Dismiss Notice
Join Physics Forums Today!
The friendliest, high quality science and math community on the planet! Everyone who loves science is here!

A Fréchet derivative derivation

  1. Aug 14, 2016 #1
    In Stone & Goldbart's Mathematics for Physics, in section 1.2.1 on the Calculus of Variations, they derive the Fréchet derivative. Part of the derivation is as follows:

    Equation 1: J[y + εη] - J[y] = ∫ { f(x, y + εη, y' + εη') - f(x, y, y') } dx

    Equation 2: J[y + εη] - J[y] = ∫ { εη ∂f/∂y + ε dη/dx ∂f/∂y' + O(ε2) } dx

    To go from equation 1 to 2 a Taylor expansion is (implicitly) used. However, this seems rather complicated and introduces what I consider as the unnecessary complication O(ε2). Instead, I can derive the same result by using the total difference:

    f(x, y + εη, y' + εη') - f(x, y, y') = δf = δx ∂f/∂x + δy ∂f/∂y + δy' ∂f/∂y' = 0 ∂f/∂x + εη ∂f/∂y + ε dη/dx ∂f/∂y' = εη ∂f/∂y + ε dη/dx ∂f/∂y'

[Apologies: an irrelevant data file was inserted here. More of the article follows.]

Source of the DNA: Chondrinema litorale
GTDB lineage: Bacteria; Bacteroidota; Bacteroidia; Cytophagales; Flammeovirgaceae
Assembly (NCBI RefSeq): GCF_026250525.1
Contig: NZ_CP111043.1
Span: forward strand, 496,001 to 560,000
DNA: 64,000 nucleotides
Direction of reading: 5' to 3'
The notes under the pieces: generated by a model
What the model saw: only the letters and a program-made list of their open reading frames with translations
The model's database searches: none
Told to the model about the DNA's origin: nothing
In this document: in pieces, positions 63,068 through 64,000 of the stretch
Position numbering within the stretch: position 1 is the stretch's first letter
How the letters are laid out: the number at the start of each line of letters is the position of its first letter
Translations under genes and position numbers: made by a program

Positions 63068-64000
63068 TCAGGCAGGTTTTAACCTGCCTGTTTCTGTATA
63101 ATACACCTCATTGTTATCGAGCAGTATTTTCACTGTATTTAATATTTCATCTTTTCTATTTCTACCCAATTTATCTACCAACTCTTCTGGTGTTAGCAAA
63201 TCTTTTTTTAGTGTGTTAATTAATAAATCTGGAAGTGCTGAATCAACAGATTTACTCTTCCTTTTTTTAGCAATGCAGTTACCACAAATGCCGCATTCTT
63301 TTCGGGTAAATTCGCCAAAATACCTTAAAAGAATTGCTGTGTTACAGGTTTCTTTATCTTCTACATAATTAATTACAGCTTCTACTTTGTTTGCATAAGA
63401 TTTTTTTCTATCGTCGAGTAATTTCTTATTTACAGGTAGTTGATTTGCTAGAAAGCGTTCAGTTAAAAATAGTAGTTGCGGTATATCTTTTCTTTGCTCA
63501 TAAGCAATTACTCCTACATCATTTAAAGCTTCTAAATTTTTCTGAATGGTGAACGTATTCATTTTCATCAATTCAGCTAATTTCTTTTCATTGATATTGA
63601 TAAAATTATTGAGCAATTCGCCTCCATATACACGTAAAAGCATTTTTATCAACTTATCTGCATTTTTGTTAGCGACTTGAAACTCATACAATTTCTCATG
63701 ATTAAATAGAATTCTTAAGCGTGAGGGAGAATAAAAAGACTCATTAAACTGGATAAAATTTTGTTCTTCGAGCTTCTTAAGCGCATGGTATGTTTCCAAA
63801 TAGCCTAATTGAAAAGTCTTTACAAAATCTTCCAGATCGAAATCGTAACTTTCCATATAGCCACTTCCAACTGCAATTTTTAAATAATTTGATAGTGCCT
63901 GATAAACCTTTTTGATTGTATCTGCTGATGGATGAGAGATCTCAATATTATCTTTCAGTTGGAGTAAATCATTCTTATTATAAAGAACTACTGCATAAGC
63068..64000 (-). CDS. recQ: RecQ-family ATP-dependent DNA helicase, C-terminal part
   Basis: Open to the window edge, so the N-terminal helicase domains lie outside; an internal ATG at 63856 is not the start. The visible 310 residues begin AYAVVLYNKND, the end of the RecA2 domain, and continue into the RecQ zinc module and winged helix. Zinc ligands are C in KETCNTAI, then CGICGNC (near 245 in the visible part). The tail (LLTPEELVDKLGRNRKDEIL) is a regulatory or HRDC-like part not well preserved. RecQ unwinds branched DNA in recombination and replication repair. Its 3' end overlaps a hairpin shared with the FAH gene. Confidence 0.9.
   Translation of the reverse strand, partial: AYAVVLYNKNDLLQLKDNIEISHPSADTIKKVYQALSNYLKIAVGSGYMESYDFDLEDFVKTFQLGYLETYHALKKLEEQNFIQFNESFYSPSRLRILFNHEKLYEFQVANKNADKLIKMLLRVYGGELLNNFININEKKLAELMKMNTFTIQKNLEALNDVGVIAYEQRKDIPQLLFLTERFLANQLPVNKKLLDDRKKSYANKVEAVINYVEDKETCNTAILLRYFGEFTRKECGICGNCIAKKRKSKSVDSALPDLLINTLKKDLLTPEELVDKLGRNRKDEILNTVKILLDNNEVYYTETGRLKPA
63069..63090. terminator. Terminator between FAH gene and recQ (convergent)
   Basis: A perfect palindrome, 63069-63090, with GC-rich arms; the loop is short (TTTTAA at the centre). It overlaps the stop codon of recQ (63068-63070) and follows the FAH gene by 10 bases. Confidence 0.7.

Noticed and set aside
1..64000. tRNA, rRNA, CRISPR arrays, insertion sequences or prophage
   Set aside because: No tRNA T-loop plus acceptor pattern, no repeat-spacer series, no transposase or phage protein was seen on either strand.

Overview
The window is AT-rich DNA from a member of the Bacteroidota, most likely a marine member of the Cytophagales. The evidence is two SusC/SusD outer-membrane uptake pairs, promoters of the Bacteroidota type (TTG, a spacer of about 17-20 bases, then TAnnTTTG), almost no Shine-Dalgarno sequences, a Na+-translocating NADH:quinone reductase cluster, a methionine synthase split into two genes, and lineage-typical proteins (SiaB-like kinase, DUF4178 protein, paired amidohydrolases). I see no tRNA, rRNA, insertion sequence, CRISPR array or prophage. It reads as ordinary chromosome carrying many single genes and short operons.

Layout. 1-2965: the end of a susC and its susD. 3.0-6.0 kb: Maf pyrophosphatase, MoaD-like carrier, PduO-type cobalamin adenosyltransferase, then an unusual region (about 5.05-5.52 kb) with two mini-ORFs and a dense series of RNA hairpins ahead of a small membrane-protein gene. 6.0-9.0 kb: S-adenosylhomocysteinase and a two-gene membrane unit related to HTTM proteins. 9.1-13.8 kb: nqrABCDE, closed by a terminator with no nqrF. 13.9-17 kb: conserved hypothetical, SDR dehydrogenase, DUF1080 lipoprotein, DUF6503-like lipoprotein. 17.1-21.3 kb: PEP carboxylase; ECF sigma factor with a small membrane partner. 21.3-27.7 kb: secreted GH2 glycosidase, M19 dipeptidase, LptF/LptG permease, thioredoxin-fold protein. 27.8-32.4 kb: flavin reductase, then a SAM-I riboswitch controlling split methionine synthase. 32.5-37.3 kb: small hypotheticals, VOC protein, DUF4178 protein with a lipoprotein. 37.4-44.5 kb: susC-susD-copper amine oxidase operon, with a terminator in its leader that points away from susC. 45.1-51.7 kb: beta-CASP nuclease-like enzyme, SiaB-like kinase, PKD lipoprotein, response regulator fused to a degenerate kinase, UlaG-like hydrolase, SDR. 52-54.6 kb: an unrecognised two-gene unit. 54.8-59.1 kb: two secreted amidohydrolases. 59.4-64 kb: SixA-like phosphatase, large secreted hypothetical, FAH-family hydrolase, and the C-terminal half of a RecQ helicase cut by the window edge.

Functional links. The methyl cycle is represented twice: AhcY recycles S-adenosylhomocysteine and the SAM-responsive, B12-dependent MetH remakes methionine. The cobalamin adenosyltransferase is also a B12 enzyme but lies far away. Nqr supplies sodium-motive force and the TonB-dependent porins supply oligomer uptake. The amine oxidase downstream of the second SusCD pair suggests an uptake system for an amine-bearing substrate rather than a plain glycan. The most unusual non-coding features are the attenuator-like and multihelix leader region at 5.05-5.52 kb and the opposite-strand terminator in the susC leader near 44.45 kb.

which is the integrand in equation 2, minus the O(ε2) which vanishes in their derivation. Is my method correct? If so, why would one use the more complicated method of a Taylor expansion?
    Last edited: Aug 14, 2016
  2. jcsd
  3. Aug 19, 2016 #2
    Thanks for the thread! This is an automated courtesy bump. Sorry you aren't generating responses at the moment. Do you have any further information, come to any new conclusions or is it possible to reword the post? The more details the better.
Share this great discussion with others via Reddit, Google+, Twitter, or Facebook

Have something to add?
Draft saved Draft deleted